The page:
There’s something disconcertingly contemporary about Definitely Maybe, a novella by the masters of Russian science fiction, brothers Arkady and Boris Strugatsky. The book was first published in the Soviet Union in 1974 and has every appearance of taking place in that world. Earlier this year, Melville House brought out the first unexpurgated English translation, a task impossible before the dissolution of the Marxist-Leninist state in 1991. This may seem like ancient history to those born into a world of ubiquitous, instantaneous digital communication. But within this slim volume, there are hints of the frustrated ambitions and pervasive distraction that define our present.
Dmitri Malianov, an astrophysicist, is on the cusp of a discovery, one that in his estimation might very well bring him a Nobel Prize. His wife and child are away, visiting family in Odessa. With nobody but his pet cat to take care of, Malianov has the time and freedom to make a breakthrough. But soon come anonymous deliveries of expensive food and alcohol. Then friends and colleagues start calling him out of the blue, first by telephone and then in person, nervously asking questions about the progress he’s made. A woman unexpectedly shows up at Malianov’s door, a school friend of his wife, beautiful enough to drive the scientist to distraction. Events are conspiring to keep him from his discovery. READ MORE…
Singapore has one of the world’s lowest homicide rates, but much like its partner in (low) crime, Iceland, it’s fertile ground for noir stories. Launched this month, ten years after the release of Brooklyn Noir, is Brooklyn-based Akashic Books’ newest title in its bestselling series of Noir anthologies, Singapore Noir, edited by the Singaporean writer Cheryl Lu-Lien Tan, a former staff writer at the Wall Street Journal and author of A Tiger in the Kitchen: A Memoir of Food and Family.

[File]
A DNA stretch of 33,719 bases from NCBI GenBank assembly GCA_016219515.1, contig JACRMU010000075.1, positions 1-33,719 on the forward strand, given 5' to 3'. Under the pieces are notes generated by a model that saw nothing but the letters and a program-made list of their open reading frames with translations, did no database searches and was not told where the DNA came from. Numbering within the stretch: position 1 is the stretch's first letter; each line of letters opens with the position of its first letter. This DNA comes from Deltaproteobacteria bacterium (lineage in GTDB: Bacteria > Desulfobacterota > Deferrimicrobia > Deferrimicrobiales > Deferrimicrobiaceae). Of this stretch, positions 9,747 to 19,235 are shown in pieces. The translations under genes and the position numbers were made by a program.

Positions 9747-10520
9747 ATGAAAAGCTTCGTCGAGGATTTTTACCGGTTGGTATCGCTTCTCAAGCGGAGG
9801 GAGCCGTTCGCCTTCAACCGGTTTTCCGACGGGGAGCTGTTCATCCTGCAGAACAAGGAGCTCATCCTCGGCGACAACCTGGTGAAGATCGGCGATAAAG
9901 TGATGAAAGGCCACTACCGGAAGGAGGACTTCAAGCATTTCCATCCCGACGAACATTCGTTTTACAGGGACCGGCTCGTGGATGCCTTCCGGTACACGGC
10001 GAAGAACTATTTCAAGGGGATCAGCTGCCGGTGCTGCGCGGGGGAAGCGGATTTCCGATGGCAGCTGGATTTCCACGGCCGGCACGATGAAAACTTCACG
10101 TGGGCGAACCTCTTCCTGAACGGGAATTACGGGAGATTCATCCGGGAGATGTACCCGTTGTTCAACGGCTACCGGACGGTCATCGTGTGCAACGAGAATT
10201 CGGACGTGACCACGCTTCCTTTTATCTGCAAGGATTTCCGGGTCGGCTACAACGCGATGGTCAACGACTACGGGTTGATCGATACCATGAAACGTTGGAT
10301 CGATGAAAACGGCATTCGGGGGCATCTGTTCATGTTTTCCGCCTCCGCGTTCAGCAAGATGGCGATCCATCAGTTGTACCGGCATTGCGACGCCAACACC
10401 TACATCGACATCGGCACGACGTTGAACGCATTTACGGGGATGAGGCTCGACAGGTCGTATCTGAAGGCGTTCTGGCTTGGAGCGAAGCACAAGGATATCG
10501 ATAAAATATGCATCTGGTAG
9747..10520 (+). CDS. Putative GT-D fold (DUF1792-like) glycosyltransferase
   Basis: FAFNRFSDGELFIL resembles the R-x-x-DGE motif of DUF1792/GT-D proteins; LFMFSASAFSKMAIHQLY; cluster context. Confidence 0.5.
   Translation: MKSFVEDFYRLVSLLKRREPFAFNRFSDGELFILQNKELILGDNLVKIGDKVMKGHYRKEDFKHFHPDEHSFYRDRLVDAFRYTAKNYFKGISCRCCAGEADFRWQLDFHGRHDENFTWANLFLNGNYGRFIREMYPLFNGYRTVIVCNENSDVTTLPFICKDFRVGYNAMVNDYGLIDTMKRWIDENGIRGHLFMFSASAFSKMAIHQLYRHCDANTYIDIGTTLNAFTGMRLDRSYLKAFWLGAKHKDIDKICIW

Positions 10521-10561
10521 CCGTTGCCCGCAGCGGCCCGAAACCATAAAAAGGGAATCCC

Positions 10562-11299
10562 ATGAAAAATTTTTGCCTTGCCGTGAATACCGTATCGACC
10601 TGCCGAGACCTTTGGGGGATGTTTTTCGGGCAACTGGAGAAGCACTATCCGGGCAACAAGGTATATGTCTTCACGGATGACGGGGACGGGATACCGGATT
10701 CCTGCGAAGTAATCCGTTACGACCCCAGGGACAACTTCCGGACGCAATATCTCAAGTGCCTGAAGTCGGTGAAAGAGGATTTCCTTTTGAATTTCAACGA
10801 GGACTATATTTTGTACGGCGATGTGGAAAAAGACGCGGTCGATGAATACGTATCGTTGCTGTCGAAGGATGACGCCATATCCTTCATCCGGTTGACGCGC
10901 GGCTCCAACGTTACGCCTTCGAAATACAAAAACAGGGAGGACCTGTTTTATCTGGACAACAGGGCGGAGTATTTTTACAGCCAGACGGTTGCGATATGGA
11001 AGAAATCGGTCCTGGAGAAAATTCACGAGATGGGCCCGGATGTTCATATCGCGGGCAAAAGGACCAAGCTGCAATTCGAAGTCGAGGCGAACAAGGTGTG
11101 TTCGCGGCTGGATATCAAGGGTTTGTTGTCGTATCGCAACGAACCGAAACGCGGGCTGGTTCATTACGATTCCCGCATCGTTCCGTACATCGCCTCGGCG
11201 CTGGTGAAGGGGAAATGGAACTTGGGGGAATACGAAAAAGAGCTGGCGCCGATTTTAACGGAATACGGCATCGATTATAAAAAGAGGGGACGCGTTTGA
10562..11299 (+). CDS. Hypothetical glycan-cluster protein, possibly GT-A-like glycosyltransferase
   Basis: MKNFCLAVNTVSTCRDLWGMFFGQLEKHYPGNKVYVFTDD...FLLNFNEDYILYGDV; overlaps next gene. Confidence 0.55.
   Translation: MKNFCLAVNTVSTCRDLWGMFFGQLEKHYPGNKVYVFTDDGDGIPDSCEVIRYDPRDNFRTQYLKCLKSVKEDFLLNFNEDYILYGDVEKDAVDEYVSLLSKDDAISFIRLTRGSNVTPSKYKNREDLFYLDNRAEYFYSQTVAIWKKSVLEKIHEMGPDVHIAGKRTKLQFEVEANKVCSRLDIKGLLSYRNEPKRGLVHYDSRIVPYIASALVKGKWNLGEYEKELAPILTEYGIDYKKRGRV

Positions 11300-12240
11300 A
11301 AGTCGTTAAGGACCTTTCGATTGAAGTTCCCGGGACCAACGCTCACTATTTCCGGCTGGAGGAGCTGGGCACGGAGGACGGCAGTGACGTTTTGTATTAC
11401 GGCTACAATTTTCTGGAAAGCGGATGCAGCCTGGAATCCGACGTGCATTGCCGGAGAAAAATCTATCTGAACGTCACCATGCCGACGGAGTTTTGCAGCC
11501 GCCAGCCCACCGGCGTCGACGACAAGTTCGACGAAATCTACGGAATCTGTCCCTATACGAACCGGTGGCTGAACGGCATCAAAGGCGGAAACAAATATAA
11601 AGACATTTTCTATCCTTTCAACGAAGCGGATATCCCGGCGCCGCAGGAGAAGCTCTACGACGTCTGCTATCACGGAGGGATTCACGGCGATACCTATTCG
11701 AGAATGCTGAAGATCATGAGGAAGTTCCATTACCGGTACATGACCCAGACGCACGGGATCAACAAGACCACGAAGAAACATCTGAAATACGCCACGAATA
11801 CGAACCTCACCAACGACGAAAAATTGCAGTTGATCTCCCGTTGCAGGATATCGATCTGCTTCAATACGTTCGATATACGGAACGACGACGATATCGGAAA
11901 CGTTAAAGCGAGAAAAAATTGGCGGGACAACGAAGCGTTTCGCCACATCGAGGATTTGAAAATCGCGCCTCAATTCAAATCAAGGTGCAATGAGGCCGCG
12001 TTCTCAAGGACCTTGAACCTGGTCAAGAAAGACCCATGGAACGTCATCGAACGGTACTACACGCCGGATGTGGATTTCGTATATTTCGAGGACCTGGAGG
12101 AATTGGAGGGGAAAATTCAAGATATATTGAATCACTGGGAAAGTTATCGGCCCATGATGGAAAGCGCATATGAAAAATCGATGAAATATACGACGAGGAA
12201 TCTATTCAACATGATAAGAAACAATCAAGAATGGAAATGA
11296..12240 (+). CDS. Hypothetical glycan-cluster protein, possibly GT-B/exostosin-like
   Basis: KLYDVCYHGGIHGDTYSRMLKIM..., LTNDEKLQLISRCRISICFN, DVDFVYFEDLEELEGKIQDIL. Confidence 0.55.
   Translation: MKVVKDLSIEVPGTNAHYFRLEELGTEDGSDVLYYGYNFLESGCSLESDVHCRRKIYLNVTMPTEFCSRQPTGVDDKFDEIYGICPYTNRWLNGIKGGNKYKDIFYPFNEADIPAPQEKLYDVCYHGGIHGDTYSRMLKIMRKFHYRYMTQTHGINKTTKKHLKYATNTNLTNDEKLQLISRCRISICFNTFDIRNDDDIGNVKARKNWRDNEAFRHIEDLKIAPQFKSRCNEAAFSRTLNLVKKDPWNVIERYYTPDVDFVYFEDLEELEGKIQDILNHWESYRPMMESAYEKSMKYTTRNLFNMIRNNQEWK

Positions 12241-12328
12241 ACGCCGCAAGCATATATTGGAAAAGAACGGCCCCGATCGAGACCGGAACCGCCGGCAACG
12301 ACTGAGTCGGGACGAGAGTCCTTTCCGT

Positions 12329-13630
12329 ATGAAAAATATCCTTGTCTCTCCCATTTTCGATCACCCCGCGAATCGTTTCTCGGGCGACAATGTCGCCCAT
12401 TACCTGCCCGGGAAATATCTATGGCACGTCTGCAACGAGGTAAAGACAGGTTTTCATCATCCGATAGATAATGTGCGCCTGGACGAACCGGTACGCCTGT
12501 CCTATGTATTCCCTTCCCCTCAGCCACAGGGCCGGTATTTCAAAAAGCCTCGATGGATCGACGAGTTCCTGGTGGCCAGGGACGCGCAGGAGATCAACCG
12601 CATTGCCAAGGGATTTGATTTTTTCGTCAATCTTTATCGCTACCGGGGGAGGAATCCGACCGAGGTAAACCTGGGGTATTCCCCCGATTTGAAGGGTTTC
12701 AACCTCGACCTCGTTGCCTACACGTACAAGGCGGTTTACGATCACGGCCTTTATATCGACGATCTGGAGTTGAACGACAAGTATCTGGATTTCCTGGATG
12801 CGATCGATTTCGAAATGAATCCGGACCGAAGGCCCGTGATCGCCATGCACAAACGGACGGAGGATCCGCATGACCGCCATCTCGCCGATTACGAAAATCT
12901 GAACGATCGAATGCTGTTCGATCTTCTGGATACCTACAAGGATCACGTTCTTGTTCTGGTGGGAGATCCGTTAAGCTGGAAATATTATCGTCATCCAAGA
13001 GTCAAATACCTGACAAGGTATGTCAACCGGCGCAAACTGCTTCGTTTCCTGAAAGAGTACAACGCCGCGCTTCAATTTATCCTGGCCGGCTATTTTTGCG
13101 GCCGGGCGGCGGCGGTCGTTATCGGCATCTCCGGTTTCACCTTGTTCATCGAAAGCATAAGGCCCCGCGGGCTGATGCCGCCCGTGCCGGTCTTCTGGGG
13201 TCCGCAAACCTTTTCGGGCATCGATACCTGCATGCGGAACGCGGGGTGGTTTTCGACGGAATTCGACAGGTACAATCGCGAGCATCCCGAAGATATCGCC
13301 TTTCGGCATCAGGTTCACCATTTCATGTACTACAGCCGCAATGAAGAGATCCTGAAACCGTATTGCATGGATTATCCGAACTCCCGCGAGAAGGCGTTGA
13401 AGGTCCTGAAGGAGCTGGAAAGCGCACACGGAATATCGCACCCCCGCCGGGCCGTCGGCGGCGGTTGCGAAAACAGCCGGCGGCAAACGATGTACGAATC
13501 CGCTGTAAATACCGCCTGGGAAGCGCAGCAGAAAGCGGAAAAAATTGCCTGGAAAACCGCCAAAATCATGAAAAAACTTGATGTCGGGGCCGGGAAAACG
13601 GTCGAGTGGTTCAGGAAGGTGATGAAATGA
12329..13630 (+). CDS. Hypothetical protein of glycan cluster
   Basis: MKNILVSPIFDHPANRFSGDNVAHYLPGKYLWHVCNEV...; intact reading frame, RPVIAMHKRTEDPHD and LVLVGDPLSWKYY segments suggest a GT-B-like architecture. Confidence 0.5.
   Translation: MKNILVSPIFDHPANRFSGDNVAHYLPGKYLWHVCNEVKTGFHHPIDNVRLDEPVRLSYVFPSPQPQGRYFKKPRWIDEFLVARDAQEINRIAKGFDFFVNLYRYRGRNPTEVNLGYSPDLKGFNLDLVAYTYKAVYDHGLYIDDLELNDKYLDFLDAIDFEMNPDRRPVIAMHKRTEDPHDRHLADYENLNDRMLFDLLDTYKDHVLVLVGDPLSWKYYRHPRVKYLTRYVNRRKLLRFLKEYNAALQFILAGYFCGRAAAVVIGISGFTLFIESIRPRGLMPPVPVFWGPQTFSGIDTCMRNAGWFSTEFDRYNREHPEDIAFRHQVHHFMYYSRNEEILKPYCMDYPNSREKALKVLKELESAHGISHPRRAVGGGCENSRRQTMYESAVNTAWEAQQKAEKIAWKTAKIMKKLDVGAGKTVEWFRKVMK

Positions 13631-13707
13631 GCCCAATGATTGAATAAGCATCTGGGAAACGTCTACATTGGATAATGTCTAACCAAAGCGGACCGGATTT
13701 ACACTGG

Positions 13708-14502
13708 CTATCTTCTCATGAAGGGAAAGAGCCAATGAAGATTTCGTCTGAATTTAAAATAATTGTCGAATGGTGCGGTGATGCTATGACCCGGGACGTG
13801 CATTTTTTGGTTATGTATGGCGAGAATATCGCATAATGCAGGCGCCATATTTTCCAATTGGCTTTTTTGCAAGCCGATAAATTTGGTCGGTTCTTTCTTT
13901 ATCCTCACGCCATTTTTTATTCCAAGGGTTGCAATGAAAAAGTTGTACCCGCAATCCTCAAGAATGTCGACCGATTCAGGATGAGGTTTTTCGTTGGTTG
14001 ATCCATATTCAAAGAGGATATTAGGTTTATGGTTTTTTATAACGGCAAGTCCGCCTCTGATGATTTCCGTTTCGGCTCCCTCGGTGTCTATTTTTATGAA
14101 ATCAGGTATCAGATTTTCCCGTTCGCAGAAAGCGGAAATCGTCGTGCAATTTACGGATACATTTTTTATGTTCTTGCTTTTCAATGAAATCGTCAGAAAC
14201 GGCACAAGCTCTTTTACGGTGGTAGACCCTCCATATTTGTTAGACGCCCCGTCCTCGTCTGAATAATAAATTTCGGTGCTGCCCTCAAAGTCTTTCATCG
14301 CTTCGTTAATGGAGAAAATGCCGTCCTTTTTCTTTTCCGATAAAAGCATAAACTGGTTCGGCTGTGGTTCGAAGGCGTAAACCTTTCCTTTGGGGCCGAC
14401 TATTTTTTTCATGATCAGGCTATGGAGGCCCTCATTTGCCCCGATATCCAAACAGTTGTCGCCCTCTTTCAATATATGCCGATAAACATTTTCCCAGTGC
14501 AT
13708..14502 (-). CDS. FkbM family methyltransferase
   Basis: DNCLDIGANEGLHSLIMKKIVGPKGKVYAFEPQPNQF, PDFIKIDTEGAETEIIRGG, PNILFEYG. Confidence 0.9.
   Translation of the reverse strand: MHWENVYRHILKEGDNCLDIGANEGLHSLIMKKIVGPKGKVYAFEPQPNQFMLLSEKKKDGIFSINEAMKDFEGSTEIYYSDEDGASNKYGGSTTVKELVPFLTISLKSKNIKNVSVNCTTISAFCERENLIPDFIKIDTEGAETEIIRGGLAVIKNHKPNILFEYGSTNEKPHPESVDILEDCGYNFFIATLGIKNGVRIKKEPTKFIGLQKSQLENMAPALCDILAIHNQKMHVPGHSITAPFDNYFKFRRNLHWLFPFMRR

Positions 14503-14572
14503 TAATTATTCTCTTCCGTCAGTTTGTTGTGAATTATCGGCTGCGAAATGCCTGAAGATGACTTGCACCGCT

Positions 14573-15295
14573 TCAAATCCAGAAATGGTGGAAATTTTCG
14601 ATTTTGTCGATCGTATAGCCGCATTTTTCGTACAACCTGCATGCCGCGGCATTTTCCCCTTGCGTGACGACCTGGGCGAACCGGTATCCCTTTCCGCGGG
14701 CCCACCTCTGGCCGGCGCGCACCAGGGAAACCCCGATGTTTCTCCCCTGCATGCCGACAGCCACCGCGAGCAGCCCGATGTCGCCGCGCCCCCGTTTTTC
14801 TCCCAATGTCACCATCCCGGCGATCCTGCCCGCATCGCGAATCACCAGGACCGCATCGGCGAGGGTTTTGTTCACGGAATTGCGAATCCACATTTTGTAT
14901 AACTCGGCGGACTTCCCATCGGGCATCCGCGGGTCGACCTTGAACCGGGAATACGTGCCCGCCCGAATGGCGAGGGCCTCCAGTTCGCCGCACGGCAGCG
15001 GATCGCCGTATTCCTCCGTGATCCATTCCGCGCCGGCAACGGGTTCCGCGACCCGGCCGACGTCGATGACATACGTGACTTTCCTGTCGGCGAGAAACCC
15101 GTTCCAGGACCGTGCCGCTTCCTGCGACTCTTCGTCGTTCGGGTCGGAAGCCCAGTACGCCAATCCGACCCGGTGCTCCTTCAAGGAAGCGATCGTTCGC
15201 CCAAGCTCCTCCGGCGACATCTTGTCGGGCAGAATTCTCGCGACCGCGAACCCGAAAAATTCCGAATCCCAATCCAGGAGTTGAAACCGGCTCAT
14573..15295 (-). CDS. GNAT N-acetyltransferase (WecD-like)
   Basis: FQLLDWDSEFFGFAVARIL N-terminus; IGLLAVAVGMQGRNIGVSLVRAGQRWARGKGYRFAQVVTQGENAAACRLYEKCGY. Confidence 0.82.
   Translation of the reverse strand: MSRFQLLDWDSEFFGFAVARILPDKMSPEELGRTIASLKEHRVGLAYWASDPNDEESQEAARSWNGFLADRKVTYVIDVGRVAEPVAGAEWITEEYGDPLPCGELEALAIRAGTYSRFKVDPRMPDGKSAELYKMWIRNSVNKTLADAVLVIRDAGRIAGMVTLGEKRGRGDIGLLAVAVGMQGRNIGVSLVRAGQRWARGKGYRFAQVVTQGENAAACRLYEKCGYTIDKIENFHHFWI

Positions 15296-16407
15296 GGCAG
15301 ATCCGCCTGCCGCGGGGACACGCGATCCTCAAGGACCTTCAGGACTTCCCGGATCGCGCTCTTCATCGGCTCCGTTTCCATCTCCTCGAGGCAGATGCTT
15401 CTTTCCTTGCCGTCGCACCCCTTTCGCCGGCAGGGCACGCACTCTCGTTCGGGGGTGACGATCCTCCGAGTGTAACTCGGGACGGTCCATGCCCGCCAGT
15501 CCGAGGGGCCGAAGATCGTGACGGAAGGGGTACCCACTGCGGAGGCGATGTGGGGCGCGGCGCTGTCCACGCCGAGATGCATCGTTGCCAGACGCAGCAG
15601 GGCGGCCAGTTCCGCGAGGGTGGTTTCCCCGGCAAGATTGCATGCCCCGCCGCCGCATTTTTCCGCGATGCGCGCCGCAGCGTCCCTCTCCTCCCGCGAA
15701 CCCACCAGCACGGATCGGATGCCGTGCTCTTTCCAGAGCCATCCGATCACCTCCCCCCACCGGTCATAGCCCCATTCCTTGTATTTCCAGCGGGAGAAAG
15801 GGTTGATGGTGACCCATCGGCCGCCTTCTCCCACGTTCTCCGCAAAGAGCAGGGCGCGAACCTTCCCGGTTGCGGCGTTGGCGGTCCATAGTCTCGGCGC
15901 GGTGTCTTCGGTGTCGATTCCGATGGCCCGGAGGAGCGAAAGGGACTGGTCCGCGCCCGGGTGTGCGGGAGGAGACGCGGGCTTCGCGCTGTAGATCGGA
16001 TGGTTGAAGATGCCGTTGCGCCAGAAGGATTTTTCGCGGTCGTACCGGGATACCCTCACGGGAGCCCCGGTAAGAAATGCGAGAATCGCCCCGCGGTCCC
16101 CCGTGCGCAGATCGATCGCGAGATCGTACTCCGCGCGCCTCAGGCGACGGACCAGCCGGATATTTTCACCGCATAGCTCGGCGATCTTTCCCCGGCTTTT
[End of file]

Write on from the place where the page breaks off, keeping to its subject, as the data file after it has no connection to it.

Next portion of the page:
Nicole Idar: Singapore is the fourth Asian city to boast an Akashic Books Noir anthology, after Delhi, Manila, and Mumbai (Seoul is forthcoming). Can you tell us how Singapore Noir came about?
Cheryl Tan: I’d long admired New York publisher Akashic Books’ award-winning Noir series—a series of anthologies, and there are dozens by now, each one set in a country or a city. Brooklyn Noir was a personal favorite but you also have everything from Baltimore Noir to Paris Noir. Some really big names have edited these collections of dark stories set in these locales—Joyce Carol Oates edited New Jersey Noir, for example, and Dennis Lehane edited Boston Noir.
In November 2011, I was at the Miami Book Fair, speaking about A Tiger in the Kitchen, my first book. At the authors’ party, mystery writer extraordinaire S.J. Rozan introduced me to Johnny Temple, Akashic’s publisher. I told Johnny how much I loved his noir series but asked why there hadn’t been a Singapore Noir. He said it was because he didn’t know any Singaporean writers. And S.J. said, “Well now you do.”